I’ve been learning Swedish for several weeks now, after a pause about a year! I’m glad to restart this language and to devote my time to it.
Today, I would like to tell you more about Swedish and to share with you some basic rules, and maybe, to give you some desire to learn Swedish. Let’s start!
Being an Indo-European language, Swedish belongs to the North Germanic branch. If more precisely, Swedish is an East Scandinavian language. So, it is quite close to Danish and Norwegian. Moreover, it is official language in 2 countries: Sweden and Finland!
Svenska means Swedish in …. Swedish. So, what’s curious about this språk (language), except that they say tack (thank you) more often than other nationalities.
New letters, pronunciation, stress
There are some new letters, such as: ä, å, and ö (äter [eter] – to eat, åtta [otta] – eight, trött [trɜːt] – tired). Also, I was surprised by the pronunciation of some other letters. If you see K, you pronounce [sh] (after vowels ä, ö, i, y, e)! Köper [shɜːper] – to buy. But it is not the only sound [sh]. You can find it in such words as: sjätte, tjugo, skiva, skjorta… in words like mycket, fyra, “y” pronounce like [i:]. Ok, I finish with the pronunciation for now.
Another thing is also interesting. In Swedish words there are several stresses: the first one is strong and the second one is more soft. In the word framsteg, the first stress is on A and the second one is on E. That’s quite interesting difference from other languages.
In Swedish, there are two genders – neutral and … not neutral. So, logically, there are 2 indefinite articles: ett – neutral, en – not neutral. En dag (a day) and ett kött (meat). To transform these articles into the definite ones is very simple. You just need to replace en or ett in the end of a word. In our case it will be: dagen, köttet. Voilà!
Here are Swedish pronouns:
I – jag
You – du
He – han
She – hon
We – vi
You (pl.) – ni
They – de
It – det
Infinitive and the Present Tense in Swedish
For me, good news is that there are no conjugation! So whether you want to say “I have” or “she has” it always will be har (jag har, hon har), youpii! However, the infinitive of har is att ha. So, if we take another word as skrattar (laugh), the infinitive will be… right att skratta. C’est simple comme le bonjour!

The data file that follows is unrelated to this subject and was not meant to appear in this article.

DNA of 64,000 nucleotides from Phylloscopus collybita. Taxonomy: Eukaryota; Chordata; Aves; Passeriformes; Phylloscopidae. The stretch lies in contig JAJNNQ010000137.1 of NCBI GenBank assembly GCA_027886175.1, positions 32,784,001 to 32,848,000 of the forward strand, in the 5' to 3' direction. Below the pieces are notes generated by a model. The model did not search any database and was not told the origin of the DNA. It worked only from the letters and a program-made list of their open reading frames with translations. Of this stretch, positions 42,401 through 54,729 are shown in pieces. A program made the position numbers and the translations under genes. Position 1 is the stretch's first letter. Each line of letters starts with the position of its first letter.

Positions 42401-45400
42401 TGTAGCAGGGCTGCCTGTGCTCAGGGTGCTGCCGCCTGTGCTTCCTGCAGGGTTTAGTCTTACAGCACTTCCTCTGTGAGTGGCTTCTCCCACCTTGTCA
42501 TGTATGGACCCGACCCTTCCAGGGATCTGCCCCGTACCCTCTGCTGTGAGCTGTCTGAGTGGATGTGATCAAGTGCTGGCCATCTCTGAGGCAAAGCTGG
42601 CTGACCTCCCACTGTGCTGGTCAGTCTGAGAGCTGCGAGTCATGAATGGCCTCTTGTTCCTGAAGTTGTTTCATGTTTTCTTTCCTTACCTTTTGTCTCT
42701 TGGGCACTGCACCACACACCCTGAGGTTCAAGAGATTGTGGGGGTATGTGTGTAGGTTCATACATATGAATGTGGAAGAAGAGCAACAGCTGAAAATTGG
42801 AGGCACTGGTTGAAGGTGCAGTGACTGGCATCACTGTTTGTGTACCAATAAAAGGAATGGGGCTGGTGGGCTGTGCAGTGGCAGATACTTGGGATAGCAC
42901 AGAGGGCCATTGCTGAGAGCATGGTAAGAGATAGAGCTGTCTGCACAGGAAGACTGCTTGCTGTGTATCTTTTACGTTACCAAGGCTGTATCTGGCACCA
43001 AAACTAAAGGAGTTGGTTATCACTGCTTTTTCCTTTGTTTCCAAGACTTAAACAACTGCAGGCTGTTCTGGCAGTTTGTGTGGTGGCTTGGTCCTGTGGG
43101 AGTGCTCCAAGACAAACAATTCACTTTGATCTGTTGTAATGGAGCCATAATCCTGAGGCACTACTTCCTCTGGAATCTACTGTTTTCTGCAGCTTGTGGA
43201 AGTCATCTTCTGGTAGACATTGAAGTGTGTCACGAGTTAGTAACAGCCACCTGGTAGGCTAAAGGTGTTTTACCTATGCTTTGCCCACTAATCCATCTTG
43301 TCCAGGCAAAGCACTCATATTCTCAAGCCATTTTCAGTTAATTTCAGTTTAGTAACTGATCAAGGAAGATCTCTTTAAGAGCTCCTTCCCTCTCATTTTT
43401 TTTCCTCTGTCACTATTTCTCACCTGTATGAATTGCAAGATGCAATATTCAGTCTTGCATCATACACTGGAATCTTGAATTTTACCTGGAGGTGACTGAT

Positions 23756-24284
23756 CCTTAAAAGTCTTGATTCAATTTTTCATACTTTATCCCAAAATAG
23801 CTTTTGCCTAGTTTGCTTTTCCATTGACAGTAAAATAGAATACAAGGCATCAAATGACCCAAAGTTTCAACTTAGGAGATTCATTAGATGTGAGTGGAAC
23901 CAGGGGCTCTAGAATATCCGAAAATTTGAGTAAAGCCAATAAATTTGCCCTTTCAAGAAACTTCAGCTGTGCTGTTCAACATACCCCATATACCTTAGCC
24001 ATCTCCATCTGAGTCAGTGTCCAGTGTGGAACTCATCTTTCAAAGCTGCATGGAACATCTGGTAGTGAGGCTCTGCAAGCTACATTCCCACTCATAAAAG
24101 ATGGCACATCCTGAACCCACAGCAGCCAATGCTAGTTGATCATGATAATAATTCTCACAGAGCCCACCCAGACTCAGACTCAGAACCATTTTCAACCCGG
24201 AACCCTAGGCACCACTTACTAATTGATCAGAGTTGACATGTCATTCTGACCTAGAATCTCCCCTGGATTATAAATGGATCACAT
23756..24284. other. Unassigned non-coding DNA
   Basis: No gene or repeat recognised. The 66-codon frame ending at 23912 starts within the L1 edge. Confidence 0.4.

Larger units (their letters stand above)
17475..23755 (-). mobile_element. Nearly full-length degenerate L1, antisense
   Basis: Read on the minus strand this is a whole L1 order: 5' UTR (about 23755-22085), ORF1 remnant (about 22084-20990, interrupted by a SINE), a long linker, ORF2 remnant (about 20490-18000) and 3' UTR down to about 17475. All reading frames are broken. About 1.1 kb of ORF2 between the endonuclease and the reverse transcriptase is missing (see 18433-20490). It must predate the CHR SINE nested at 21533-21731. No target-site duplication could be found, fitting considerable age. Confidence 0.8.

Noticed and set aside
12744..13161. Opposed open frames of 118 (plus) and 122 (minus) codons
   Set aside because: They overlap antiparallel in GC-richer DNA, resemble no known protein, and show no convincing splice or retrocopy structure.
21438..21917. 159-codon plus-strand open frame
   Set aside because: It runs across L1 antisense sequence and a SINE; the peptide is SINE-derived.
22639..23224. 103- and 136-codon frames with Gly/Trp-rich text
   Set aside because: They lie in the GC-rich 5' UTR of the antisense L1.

Interesting Swedish words
Linslus – a person who wants to be very much a clown on photos.
Fika – a coffee break.
Ont i håret (to have pain in the hair) – hungover. That reminds me the same French expression “avoir mal aux cheveux”.
Sockergris (a sugar pig) – sweet-tooth.
Orka – to have energy.
Phrases for beginners
Let’s practice a little! Here are some expressions for absolute beginners:
Hej – hello
Hej då – bye
Hur mår du? – how are you?
Bra, tack – fine, thanks
Vad heter du? – What’s your name?
Jag heter… – my name is…
Ja visst – Yes, sure
Okej – OK
Ursäkta – pardon
Hur gammal är du? – how old are you?
Ha en fin dag – have a nice day
Jag älskar dig – I love you
Resources to learn Swedish
Personally, I started learning Swedish with Duolingo to understand some basic rules and to hear the pronunciation, then I’ve moved to “Svenska Utifrån” book written by Roger Nyborg, and “Mål 1” book written by Anette Althén. Now, to restart my Swedish I use “Assimil”.
For the end, I would like to introduce you some Swedish music that you can use to learn new words.
That’s all for today. Write me in the comments below what are your favourite resources to learn Swedish.